Is accommodation request a right or preference?
The first consideration when weighing two competing rights is to make sure the accommodation request is actually based on a right that’s a protected ground under the Human Rights Code, said Ford.
“One of the things we (say) first is ‘Let’s make sure that we are actually dealing with two competing human rights.’ There’s a distinction between a preference (and a right)… First of all, what you want to do is you want to determine what the individual’s actual needs are — not their preferences, but what their actual requirements are,” she said.
“If you have an example like in the York situation, where somebody is saying that they can’t meet with women, essentially, I think first of all as an employer, you’re going to be delving fairly deeply into trying to ascertain is that truly a religious requirement or is that a preference here?”
To find out, employers might begin to consider asking for proof from a religious authority — in much the same way they require a doctor’s note for claims of a disability, said Doorey.
“An interesting question is whether employers can demand a letter from a religious expert confirming the belief is genuine, like employers can demand a doctor’s letter confirming disability. I think an employer can do this. But I’m not aware of a case that deals directly with that point,” he said.
“For example, if a white employee claimed that his religion forbids him from working with black workers, could an employer demand an expert letter confirming that this belief could reasonably be gleaned from the religion? I’d think so, but that’s a question.”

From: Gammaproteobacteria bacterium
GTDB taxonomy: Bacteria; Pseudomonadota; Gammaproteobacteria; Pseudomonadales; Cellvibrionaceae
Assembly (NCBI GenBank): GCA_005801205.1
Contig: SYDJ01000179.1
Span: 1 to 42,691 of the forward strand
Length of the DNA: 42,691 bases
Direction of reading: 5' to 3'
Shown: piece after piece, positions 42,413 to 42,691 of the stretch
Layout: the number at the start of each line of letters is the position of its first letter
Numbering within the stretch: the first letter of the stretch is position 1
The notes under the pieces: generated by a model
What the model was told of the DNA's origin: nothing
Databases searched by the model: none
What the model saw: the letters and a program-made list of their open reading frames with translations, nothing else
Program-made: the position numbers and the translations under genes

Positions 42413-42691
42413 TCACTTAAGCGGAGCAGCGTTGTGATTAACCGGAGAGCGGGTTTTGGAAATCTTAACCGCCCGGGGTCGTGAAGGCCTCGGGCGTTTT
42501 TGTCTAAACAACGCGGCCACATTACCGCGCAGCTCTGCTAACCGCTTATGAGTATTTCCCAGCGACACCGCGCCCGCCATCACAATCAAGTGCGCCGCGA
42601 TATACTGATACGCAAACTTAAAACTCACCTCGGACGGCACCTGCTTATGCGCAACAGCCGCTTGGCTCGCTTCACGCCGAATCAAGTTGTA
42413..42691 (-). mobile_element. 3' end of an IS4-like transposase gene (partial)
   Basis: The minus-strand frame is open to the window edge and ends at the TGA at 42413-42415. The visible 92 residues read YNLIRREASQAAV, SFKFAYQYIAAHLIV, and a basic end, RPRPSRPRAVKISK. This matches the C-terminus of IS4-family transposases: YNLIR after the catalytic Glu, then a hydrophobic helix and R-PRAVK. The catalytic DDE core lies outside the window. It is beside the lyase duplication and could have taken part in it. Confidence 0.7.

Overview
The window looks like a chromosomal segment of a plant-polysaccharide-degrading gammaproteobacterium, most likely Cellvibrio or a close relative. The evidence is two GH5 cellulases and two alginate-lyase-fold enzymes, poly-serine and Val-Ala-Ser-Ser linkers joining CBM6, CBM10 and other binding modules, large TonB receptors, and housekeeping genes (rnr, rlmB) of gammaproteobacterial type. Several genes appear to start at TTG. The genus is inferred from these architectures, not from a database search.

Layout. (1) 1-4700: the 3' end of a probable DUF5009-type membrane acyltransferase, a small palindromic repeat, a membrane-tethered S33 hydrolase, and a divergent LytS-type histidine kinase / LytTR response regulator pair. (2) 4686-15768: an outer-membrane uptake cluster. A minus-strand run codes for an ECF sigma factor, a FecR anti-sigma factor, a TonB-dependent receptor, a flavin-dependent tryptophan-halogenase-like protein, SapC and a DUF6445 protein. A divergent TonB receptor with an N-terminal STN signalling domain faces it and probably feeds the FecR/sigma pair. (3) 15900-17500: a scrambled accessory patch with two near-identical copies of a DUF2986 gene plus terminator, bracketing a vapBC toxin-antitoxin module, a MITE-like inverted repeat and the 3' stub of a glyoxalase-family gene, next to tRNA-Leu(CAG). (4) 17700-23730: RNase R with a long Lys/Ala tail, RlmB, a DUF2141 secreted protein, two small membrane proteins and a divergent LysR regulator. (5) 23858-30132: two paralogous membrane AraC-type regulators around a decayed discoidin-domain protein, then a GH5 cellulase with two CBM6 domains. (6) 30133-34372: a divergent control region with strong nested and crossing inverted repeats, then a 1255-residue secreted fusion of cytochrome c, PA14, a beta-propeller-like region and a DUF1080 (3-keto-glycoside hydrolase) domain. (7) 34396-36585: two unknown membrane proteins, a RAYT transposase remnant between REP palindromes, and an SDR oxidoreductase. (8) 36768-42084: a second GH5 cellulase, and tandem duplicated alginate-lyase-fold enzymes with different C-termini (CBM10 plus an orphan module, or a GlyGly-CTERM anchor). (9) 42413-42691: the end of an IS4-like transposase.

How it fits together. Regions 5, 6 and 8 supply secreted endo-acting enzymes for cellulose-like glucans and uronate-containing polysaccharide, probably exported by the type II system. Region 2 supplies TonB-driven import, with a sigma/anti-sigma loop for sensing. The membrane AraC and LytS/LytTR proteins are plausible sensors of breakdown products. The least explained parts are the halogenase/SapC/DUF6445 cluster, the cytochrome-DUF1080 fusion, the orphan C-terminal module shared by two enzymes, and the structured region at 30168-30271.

Ford agreed that asking for some form of authoritative proof — as employers do with disability cases — may be wise.
“Employers are probably the most comfortable with talking about accommodation in a disability context,” she said.
“So we’re very comfortable asking for medical documentation about disabilities… well, if you have a request that may deal with religious issues or religious requests, it’s absolutely acceptable to be asking for some type of authority or some type of objective backing for the position that’s being taken by an individual.”
Educating employees to avoid backlash
One of the more difficult aspects of a competing rights case is the fact they can often stir up a strong emotional response among employees, said D’Souza.
“It does elicit some emotions when we talk about identity and marginalization, sexism, homophobia,” he said.
“The problem with competing rights is that there’s often the possibility that one right looks like it trumps another… So I would recommend that once a decision is made, there be some potential communication that goes out that gives some background to the rationale to kind of buffer some of that potential backlash.”
It’s important to maintain open and clear communication with employees — ideally before the decision has been made, said Ford.
“That’s when sitting down with employees and talking to them about what you’re doing and why you’re doing it is so important. And involving employees before the decision has been made about what you’re going to do is really essential,” she said.
“So a lot of it comes down to… discussions with employees, collaborating on solutions and then education — on both ends.”
It’s extremely important for HR departments to be proactive, said D’Souza.
“If you can really have the whole institution understand the human rights reality, there’s less potential for backlash.”